Worthington Pools has its first executive director in a move meant to help the organization "grow up."

In late May, SwimInc Inc. – Worthington Pools' private nonprofit owner and operator – announced that Kurt Carmen would be the organization's executive director, a newly created position.

Carmen comes to Worthington with 44 years of experience in the aquatics industry.

A lifeguard in his youth, Carmen got a social-work degree from Ohio State University before becoming a high school swimming coach and launching his aquatics-oriented career.

Since then, he has trained distance swimmers for the Egyptian Olympic team, served as a private swimming coach in Idaho, helped launch the Atlanta Swim Center, managed a pool in Toledo and oversaw the construction of the new aquatics facilities at Ohio State.

He said by the time he retired from Ohio State, the "theme" of his career had become "facilities that needed to be built."

That's why Swiminc board president Rob Schmidt said Carmen was a perfect fit for the organization.

At 64 years old, the Worthington Pools facility at 400 W. Dublin-Granville Road is showing its age.

In April 2016, Swiminc announced it had secured $1 million in state funding that was meant to go toward a $4.6 million renovation project.

The project included an all-seasons roof over the north pool, which would allow one end to be open for the summer season but still be used during colder weather. Deteriorating pool structures and facilities like bathrooms and snack bars would be renovated, and other amenities would be added along the way.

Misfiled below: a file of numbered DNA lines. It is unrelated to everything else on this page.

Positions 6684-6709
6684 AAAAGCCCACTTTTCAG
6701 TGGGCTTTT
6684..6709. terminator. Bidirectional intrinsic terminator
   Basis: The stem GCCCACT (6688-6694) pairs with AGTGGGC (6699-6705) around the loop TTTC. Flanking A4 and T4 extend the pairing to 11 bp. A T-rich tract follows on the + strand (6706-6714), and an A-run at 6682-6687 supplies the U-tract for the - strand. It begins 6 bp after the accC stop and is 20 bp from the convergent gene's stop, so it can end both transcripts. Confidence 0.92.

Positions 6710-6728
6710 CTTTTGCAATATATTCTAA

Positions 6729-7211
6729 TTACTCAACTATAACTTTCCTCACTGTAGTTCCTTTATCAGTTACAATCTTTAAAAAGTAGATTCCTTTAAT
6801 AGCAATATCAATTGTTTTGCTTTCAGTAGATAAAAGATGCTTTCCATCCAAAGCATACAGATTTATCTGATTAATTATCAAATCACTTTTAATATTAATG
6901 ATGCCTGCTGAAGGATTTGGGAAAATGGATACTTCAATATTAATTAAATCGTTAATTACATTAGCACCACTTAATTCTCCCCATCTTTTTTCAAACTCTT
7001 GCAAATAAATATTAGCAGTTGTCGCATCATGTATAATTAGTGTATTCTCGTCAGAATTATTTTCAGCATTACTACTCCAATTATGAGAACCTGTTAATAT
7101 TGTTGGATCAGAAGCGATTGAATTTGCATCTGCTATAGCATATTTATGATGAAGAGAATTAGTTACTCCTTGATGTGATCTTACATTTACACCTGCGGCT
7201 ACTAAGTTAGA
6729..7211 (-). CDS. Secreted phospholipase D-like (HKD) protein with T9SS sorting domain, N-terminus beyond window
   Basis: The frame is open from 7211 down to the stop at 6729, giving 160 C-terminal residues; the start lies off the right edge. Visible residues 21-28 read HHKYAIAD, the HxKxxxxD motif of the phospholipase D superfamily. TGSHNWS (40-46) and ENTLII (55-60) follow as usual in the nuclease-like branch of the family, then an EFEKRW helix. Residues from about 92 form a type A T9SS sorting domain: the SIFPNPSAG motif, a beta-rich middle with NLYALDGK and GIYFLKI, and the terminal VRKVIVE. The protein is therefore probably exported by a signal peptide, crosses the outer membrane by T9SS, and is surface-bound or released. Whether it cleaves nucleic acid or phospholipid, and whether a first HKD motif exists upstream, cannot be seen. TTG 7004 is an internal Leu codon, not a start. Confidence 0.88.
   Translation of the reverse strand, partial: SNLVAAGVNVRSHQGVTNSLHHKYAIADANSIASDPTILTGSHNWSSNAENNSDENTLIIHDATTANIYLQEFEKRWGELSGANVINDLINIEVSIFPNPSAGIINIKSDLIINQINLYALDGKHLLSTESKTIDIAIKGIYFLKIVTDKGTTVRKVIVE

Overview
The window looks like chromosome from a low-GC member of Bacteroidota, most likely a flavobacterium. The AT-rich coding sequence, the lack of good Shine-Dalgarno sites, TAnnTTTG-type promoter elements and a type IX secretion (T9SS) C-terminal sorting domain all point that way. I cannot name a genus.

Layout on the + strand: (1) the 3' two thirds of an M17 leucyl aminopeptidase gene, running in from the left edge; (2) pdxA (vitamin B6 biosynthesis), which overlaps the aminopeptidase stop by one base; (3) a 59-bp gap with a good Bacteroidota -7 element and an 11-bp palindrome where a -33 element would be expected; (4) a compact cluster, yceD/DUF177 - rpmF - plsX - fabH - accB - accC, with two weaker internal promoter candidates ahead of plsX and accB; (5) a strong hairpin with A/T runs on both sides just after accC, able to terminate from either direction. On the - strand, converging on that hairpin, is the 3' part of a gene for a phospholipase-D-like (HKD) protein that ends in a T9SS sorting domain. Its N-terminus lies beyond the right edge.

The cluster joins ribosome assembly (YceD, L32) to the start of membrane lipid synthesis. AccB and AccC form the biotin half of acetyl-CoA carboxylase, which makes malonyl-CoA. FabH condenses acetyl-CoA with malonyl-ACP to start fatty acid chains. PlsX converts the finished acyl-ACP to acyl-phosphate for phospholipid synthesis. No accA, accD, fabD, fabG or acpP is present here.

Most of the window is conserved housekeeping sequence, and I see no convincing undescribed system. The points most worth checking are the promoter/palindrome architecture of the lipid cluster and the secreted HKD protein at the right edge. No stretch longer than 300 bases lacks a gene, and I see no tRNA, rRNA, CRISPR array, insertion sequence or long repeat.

But with no concrete progress since, Schmidt and others have said are worried state funds could be lost if work doesn't begin soon.

That's where Carmen comes in.

He said he understands what Worthington Pools needs more than most and he appreciates the "unique" situation they're in.

"Self-funding from a (nonprofit) is rare for a pool," he said. "But this group has done an amazing job of keeping the place running."

Carmen's job, he and Schmidt agree, will be to steer the organization from "running" to "thriving."

"They've been under-gunned as a staff," Schmidt said. "SwimInc needs to grow up as an organization."

Th staff, Carmen said, has been "pulled in every direction," something he wants to improve. He also said he is prioritizing efficiency and an improved revenue stream.

But the major battle, he said, will be for public perception.

He said he thinks the pools facility has "a great setting" that can help visitors gloss over the problems that lie under the surface. In the coming months, he said, it's important to communicate to Worthington residents that the pools are in need of work, despite appearances.

"I see the messaging as, 'How do you explain that something that look so beautiful needs this work?' " he said.

Next, Carmen said, he likely will make adjustments to programs at the pools, get an "honest assessment" of what costs will be and "determine where the money is" before making any requests from Worthington City Council, Worthington Schools or the pool's guests.

For Schmidt, Carmen's involvement is a signal that SwimInc is ready to truly save its pool.

"We're all in," he said.

And for Carmen, the "exciting" shot at revitalizing the pool represents a chance "to do your life's work."

"If we fall short of the goal, I want to know we did everything we could to try to get there," he said.

aking@thisweeknews.com

@ThisWeekAndrew